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J Pers Soc Psychol. 2012 Apr;102(4):856-73. doi: 10.1037/a0026803. Epub 2012 Jan 30.

Cultural differences in self- and other-evaluations and well-being: a study of European and Asian Canadians.

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Department of Psychology, University of Toronto Mississauga.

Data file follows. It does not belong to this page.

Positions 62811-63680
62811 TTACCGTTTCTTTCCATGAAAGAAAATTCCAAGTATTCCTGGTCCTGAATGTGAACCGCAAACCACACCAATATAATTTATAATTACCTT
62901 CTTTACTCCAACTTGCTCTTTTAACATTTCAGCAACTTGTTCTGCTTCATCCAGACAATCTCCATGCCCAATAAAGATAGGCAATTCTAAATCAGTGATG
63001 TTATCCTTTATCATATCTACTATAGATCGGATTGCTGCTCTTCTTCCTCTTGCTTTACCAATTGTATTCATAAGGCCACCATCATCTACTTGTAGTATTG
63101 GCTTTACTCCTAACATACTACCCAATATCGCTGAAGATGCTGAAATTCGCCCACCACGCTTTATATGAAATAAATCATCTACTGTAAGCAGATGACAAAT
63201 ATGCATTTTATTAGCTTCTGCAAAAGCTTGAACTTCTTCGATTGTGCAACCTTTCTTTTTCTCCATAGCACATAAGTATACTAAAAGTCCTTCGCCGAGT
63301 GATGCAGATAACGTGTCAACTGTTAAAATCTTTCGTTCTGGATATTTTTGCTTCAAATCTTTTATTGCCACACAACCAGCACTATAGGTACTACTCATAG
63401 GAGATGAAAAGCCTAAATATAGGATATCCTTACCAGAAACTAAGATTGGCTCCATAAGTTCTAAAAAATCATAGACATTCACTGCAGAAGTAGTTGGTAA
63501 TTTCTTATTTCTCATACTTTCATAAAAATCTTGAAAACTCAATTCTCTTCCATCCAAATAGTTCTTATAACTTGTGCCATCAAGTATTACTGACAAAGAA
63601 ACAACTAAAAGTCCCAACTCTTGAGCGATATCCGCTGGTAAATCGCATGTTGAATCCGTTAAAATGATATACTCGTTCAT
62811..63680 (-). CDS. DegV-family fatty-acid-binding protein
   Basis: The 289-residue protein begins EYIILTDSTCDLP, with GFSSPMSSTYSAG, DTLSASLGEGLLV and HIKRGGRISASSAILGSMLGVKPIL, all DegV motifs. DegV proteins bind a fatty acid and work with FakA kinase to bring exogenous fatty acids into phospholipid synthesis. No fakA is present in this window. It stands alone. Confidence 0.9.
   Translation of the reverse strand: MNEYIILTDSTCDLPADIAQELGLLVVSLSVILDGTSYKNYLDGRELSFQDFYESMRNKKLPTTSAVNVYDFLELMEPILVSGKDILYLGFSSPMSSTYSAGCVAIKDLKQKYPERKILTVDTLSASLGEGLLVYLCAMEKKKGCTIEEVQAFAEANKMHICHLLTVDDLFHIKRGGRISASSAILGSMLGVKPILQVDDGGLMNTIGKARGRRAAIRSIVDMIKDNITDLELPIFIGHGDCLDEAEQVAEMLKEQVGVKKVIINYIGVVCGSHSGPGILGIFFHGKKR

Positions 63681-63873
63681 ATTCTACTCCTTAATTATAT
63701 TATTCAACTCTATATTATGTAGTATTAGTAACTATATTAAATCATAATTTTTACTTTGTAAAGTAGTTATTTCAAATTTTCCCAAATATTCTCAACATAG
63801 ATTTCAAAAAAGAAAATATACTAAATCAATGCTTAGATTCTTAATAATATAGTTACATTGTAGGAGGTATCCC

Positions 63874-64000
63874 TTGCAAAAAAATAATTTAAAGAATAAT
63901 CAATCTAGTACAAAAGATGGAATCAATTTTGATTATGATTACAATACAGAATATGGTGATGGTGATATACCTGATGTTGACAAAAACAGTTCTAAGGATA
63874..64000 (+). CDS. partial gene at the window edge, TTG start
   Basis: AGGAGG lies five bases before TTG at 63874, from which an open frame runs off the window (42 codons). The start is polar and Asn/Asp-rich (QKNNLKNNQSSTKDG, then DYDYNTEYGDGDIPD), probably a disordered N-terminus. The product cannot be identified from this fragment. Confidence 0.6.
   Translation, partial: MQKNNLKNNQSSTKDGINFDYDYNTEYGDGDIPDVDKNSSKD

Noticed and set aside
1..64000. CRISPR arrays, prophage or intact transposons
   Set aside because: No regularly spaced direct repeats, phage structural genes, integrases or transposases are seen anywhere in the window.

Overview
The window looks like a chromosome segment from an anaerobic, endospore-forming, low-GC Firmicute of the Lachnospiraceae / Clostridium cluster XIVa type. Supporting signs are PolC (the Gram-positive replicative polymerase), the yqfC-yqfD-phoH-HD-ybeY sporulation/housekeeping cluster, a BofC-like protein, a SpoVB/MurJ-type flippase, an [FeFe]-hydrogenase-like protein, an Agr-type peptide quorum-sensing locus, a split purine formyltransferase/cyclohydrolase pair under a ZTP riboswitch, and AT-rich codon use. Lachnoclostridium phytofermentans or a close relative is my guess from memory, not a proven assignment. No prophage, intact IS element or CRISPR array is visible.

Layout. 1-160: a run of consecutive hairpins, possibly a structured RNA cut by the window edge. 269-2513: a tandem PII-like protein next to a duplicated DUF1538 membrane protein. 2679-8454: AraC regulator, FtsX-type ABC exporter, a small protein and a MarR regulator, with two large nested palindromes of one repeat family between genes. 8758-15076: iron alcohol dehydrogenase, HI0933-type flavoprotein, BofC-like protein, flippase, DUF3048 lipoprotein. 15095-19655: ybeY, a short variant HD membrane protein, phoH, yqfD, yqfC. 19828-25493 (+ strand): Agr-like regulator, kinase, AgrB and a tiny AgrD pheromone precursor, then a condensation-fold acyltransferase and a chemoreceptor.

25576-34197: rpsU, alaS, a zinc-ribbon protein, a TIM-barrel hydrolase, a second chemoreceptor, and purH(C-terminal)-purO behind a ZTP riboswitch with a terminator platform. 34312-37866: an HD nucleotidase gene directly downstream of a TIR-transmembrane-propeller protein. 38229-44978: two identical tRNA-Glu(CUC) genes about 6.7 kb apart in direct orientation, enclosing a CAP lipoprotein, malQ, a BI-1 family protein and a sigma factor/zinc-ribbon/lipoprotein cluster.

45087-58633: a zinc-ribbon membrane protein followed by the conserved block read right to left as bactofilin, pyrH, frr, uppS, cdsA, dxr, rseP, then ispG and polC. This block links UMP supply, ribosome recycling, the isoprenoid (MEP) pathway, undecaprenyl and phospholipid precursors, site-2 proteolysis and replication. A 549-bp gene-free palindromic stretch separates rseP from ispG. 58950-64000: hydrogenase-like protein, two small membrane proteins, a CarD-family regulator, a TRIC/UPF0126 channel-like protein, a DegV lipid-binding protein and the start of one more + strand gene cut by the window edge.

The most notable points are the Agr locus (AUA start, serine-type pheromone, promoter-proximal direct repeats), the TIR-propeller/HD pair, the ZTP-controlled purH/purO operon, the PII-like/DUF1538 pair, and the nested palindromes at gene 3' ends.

Anusic, Schimmack, Pinkus, and Lockwood (2009) developed the halo-alpha-beta (HAB) model to separate halo variance from variance due to valid personality traits and other sources of measurement error in self-ratings of personality. The authors used a twin-HAB model of self-ratings and ratings of a partner (friend or dating partner) to test several hypotheses about culture, evaluative biases in self- and other-perceptions, and well-being. Participants were friends or dating partners who reported on their own and their partner's personality and well-being (N = 906 students). European Canadians had higher general evaluative biases (GEB) than Asian Canadians. There were no cultural differences in self-enhancement or other-enhancement. GEB significantly predicted self-ratings of life satisfaction, but not informant ratings of well-being. GEB fully mediated the effect of culture on self-ratings of life satisfaction. The results suggest that North American culture encourages positive biases in self- and other-perceptions. These biases also influence self-ratings of life satisfaction but have a much weaker effect on informant ratings of life satisfaction. The implications of these findings for cultural differences in well-being are discussed.

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